There have been 1.6 million phishing attacks targeting the Apple brand name in the first half of 2019. This is up nine percent on the total number of attacks seen last year, revealing a growing trend.
These figures come from Kaspersky's Threats to Mac Users Report 2019, released this week, which shows the number of cases where users faced fraudulent web pages utilising the Apple brand as a decoy has increased significantly in the first six months of the year.
A security researcher has revealed details of a series of vulnerabilities in routers made by D-Link and Comba which make it easy to see usernames and passwords.
Simon Kenin from Trustwave SpiderLabs -- an "elite team of ethical hackers, forensic investigators and researchers" -- found a total of five security flaws which involve the insecure storage of credentials. In some instances, passwords are stored in plain text and can be seen by anyone with network or internet access to the routers in question.
The China-based Thrip group was first exposed in 2018 and has carried out attacks across South East Asia, mainly targeting military organizations and satellite communications operators.
New research from Symantec shows that since June 2018 Thrip has attacked 12 targets located in Hong Kong, Macau, Indonesia, Malaysia, the Philippines, and Vietnam. Analysis of the attacks shows close links to another long-established espionage group called Billbug making it likely the two are the same.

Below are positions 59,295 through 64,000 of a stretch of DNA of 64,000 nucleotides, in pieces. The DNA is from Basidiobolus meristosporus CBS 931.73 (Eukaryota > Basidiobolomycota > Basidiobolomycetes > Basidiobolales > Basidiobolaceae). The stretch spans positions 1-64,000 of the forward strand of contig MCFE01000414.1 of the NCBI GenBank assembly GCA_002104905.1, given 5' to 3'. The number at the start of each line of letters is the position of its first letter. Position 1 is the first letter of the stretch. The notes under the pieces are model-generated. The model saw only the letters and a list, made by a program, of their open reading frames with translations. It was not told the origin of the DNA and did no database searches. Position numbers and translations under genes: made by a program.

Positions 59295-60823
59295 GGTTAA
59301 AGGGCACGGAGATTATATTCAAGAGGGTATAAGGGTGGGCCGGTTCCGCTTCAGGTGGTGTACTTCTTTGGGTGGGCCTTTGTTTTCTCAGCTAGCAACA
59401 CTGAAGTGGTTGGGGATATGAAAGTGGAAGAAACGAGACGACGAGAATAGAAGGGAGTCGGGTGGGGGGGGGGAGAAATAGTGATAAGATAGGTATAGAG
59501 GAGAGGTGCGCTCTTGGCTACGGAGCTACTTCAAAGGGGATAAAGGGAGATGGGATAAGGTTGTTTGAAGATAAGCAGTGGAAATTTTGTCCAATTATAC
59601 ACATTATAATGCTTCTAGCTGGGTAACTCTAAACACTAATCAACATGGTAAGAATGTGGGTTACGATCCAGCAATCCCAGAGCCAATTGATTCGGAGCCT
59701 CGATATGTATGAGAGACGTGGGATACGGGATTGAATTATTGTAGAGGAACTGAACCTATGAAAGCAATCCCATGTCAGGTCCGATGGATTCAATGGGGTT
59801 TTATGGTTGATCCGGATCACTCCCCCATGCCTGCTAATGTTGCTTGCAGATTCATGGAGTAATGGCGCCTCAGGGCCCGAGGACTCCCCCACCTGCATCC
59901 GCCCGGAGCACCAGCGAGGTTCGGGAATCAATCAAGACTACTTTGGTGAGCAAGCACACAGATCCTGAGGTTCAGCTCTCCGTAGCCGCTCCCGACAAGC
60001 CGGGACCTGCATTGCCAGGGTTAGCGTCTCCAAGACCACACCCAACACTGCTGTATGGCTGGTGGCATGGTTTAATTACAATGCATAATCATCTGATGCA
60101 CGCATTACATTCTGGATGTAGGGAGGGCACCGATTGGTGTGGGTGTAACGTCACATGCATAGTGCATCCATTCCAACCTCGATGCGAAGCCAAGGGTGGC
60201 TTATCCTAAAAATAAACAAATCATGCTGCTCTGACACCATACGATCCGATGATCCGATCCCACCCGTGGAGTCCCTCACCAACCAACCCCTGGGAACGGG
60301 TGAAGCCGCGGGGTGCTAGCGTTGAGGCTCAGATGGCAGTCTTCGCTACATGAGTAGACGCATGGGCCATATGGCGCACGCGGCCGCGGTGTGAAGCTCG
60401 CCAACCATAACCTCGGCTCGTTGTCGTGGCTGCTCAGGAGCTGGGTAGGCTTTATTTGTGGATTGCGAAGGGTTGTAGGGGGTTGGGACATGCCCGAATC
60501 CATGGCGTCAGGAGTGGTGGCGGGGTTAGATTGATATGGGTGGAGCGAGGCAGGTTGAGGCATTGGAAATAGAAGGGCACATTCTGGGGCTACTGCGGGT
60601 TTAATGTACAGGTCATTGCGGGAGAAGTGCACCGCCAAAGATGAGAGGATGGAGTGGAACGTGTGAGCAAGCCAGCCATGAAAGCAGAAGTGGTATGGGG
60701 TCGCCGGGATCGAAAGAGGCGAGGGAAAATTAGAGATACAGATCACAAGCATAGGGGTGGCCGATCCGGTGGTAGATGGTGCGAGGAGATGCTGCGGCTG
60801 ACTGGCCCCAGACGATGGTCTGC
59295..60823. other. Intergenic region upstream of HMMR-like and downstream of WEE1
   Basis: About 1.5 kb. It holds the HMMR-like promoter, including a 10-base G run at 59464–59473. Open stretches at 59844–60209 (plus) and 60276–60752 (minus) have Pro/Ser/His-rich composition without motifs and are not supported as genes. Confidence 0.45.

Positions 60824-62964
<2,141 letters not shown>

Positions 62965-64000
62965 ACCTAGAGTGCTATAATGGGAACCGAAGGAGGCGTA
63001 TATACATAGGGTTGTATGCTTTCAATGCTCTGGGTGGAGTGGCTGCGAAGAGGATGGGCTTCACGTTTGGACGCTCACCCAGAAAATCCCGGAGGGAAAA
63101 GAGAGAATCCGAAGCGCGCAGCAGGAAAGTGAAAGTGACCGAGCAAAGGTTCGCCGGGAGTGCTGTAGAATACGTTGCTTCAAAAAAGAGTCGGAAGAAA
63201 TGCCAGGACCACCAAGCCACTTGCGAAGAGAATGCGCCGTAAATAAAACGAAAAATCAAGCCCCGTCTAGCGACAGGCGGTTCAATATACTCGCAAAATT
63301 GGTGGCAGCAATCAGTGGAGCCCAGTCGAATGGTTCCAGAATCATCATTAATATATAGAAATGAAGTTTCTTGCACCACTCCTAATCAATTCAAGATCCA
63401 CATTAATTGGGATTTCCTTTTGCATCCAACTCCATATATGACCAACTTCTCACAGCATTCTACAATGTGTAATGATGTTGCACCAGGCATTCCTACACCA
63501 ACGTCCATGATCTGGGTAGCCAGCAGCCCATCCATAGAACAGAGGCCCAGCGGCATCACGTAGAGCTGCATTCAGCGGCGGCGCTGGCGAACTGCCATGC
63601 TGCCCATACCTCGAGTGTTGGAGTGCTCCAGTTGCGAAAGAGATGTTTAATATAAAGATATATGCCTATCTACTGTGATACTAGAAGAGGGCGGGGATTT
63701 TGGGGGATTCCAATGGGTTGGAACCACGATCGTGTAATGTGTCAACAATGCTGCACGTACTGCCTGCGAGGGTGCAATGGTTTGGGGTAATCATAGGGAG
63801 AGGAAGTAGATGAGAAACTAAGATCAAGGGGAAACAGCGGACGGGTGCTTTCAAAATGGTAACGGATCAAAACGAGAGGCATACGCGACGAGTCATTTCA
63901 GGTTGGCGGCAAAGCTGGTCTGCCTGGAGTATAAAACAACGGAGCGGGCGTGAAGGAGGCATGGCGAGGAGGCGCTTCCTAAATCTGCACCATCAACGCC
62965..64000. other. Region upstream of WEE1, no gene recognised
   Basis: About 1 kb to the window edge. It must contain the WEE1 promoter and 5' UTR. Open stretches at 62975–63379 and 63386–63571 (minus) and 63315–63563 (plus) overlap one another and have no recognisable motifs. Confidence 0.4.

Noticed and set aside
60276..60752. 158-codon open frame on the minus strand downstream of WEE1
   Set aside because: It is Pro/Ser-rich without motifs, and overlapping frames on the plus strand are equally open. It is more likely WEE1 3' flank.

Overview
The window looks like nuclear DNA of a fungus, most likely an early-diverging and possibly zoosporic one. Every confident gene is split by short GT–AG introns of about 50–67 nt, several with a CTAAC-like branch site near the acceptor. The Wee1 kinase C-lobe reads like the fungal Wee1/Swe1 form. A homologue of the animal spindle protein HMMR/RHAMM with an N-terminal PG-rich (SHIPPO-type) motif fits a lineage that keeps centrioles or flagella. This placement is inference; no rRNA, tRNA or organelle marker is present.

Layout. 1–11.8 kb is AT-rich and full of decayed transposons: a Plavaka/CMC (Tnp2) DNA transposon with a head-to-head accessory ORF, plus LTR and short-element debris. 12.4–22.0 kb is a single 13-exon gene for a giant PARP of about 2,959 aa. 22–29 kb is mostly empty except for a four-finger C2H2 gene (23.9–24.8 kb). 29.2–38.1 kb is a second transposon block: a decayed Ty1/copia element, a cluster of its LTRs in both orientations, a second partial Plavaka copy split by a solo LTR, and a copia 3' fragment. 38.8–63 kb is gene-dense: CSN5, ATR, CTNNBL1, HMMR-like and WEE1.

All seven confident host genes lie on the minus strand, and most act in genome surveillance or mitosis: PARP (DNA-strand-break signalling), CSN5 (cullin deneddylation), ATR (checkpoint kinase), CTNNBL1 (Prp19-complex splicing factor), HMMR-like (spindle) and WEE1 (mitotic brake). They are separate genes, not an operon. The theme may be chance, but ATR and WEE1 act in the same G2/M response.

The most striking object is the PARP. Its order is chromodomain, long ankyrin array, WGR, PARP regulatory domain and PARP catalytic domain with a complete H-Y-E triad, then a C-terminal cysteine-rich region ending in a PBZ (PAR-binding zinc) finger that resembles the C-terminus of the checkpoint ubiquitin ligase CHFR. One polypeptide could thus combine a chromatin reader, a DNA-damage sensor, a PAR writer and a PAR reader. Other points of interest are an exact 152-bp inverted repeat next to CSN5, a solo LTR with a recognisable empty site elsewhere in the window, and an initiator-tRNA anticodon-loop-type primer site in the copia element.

The shortage of cybersecurity talent is well known and among attempts to address it in the UK is the Cyber Discovery program, backed by the Department for Digital, Culture, Media and Sport (DCMS) and delivered by the SANS institute.
Over 46,000 teenagers have taken part in the last two years, so as the program returns for its third year we spoke to James Lyne, CTO of the SANS institute to find out more about its aims and achievements to date.
Apple has tried to downplay concerns raised by Google about security vulnerabilities in iOS that could be exploited by malicious websites. Google's Project Zero recently revealed details of flaws in iOS that were being used to target and monitor iPhone users.
Other security researchers went on to warn that the vulnerabilities were being used to target Uyghur Muslims, possibly in a campaign run by the Chinese government. Having remained silent for more than a week after the revelations, Apple finally issued a statement responding to the findings, prompting criticism that the company was trying to downplay the issues.
Trust in politicians is at something of a low at the moment and at the same time we regularly see them calling for cyber measures, like backdoors to encryption, without seemingly understanding the implications.
The results of a new survey therefore shouldn't come as too much of a surprise.
Improving security remains the top priority for mid-sized businesses, but they need to be more proactive in their approach to managing IT according to a new report.
The 2019 State of IT Operations for Small and Midsize Businesses report from infrastructure management specialist Kaseya shows 32 percent of respondents experienced a security breach in the past five years, down slightly from 35 percent in 2018 with at least 10 percent of respondents reporting that they were hit by a breach in the past year.